It’s funny how you can hear something a hundred times, but it only sinks in when you hear it at the right time and from the right source. I always thought “mastering the basics” was just generic advice to pacify beginners and make them feel good about their lack of skill.
I was wrong.
Turns out the worlds greatest movers, athletes, and innovators keep repeating it for a reason.
So how do you know if you’ve mastered the basics?
I think this quote provides some insight:
Don’t practice until you get it right. Practice until you can’t get it wrong.
You know you’ve mastered the basics when you can’t get them wrong.
Movement Lesson #2 – Explore New Environments
Once Rodney Mullen started taking his old freestyle tricks to new street skating environments, it created something no one expected. It opened his eyes to new tricks and possibilities the world had never seen.
The environment was his inspiration. Novel environmental challenges made innovation non-optional.
But why didn’t he realize the possibility sooner?
There’s a common psychological bias called ‘domain dependence.’ In a nutshell, this is your mind’s tendency to think and act in a specific way based on habit or social and environmental cues.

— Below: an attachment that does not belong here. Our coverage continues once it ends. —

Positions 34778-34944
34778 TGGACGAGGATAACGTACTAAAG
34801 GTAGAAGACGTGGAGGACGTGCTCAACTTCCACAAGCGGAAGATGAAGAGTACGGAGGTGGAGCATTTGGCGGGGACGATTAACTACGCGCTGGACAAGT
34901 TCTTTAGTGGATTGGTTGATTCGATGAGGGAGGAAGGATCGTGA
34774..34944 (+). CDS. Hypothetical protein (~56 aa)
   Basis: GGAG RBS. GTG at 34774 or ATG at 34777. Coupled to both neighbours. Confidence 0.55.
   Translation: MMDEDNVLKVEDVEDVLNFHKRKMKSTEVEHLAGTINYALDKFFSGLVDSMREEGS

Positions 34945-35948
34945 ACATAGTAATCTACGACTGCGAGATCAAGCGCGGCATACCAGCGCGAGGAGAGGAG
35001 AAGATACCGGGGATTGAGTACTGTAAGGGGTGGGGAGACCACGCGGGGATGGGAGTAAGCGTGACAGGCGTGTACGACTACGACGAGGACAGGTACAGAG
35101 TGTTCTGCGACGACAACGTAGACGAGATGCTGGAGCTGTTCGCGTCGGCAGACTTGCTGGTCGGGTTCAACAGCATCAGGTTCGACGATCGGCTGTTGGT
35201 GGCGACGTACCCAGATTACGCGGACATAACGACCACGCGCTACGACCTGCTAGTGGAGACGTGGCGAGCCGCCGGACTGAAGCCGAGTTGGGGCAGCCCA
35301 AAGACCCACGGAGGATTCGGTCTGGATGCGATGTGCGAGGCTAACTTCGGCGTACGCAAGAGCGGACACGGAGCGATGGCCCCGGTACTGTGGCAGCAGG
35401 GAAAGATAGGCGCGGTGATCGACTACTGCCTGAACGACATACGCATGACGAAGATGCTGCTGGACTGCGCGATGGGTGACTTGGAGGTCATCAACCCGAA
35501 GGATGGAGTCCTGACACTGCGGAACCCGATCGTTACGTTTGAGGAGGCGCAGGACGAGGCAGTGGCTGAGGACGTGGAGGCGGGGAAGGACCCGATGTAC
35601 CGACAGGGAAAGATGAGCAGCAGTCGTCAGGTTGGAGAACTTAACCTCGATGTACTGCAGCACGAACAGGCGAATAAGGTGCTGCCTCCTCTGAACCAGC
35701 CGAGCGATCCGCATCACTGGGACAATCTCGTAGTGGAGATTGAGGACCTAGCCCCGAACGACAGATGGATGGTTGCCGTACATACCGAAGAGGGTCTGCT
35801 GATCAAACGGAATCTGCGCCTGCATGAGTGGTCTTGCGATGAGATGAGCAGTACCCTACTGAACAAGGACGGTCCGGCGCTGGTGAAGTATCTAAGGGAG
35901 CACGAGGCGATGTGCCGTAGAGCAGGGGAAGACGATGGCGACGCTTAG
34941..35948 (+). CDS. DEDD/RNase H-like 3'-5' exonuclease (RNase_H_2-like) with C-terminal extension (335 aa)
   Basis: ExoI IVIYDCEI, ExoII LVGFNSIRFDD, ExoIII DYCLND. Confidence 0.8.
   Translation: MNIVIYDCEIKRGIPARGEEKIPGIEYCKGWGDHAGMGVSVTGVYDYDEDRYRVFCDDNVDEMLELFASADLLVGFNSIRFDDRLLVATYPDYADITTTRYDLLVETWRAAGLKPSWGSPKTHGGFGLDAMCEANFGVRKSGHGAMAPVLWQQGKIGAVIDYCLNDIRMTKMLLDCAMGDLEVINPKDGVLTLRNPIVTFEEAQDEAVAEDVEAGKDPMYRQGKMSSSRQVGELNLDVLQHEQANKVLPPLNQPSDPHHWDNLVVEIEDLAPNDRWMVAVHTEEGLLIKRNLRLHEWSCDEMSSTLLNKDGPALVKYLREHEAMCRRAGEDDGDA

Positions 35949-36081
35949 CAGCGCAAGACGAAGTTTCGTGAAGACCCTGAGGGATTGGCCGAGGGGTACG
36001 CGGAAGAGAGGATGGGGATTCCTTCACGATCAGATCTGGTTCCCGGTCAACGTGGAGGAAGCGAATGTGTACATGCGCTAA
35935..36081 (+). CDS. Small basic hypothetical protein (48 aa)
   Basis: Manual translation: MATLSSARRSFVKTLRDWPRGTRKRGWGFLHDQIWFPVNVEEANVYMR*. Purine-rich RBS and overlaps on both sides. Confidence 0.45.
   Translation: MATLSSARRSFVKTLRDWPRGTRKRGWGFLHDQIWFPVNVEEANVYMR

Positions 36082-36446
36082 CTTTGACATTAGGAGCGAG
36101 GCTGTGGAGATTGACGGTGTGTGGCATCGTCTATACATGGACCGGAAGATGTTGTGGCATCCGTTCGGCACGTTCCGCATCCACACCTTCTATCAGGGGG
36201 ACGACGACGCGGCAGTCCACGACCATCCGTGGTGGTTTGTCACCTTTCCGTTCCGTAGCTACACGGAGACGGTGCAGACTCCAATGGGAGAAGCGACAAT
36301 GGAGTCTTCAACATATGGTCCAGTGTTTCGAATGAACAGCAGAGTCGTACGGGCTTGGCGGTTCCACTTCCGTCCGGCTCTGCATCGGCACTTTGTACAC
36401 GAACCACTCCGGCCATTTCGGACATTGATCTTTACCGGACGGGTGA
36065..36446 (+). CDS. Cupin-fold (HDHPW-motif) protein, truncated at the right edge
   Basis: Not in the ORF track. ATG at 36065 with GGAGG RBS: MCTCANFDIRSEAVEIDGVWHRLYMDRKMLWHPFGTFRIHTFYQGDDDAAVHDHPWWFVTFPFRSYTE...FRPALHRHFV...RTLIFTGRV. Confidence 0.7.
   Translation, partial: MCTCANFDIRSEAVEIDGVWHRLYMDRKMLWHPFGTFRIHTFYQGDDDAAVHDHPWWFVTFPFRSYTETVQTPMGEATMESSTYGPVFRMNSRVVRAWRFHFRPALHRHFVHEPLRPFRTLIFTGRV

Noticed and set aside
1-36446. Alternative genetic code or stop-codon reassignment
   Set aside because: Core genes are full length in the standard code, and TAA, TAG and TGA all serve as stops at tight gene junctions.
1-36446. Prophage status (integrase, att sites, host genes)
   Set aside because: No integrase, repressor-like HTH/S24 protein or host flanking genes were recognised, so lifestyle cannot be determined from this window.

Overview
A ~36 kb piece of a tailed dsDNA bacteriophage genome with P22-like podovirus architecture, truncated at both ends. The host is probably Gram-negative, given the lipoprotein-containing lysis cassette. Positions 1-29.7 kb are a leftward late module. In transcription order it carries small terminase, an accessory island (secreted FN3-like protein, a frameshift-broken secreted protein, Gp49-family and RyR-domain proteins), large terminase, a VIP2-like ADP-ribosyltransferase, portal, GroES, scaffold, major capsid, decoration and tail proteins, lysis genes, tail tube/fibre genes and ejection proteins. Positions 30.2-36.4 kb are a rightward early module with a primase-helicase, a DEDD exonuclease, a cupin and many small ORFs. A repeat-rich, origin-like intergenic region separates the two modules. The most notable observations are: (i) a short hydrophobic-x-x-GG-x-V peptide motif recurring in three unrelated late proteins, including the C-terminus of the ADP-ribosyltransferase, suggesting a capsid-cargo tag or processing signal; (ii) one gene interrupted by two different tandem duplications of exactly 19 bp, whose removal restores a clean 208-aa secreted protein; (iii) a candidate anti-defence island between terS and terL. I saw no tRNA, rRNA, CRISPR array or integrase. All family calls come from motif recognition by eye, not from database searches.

- On the one hand, this is great because it allows us to conserve our mental resources.
- On the other hand, it shackles our mind and limits our capacity to see new opportunities in familiar circumstances.
Humans tend to see things through the lens of our own experience. We have to push the boundaries of our comfort and perceptions to expand them.
So how can we intentionally break out of domain dependence and elevate our movement practice? One of the fastest ways is to bring your movement to a new environment.
New environments lead to new insights. New insights lead to innovation.
Movement Lesson #3 – Cultivate Somatic Intuition
‘Soma’ comes from the Greek and literally means ‘body.’ Somatic intuition is the body’s subconscious knowledge.
It’s like the German philosopher Fredrich Neitzche said:
“There is more wisdom in your body than in your deepest philosophy.”
Somatic intuition is your insurance policy when you meet the unexpected or unpredictable motor challenge.
This intuition is a deep knowledge of your skill set, immediate physical and mental state, training history, environment, and more. It’s the perfect unity of prediction, adaptation, and execution. It’s cultivated from a massive library of past experiences that builds your mental database to more effectively handle future challenges.
The problem is, this somatic wisdom can be hard to consciously cultivate because it grows through spontaneously solving unexpected movement puzzles.
The most reliable way to build it is to expose yourself to as many new movements as possible.
Then let serendipity do the heavy lifting for you. Serendipity is one of my favorite words. It means, “a valuable or pleasant discovery resulting from luck or by accident.”
Intuitive exploration of new environments with a honed skill set will lead to movement innovations you could not previously imagine. Harness the power of fortunate accidents and blind luck – you’ll be amazed by what you find!
Movement Lesson #4: Innovate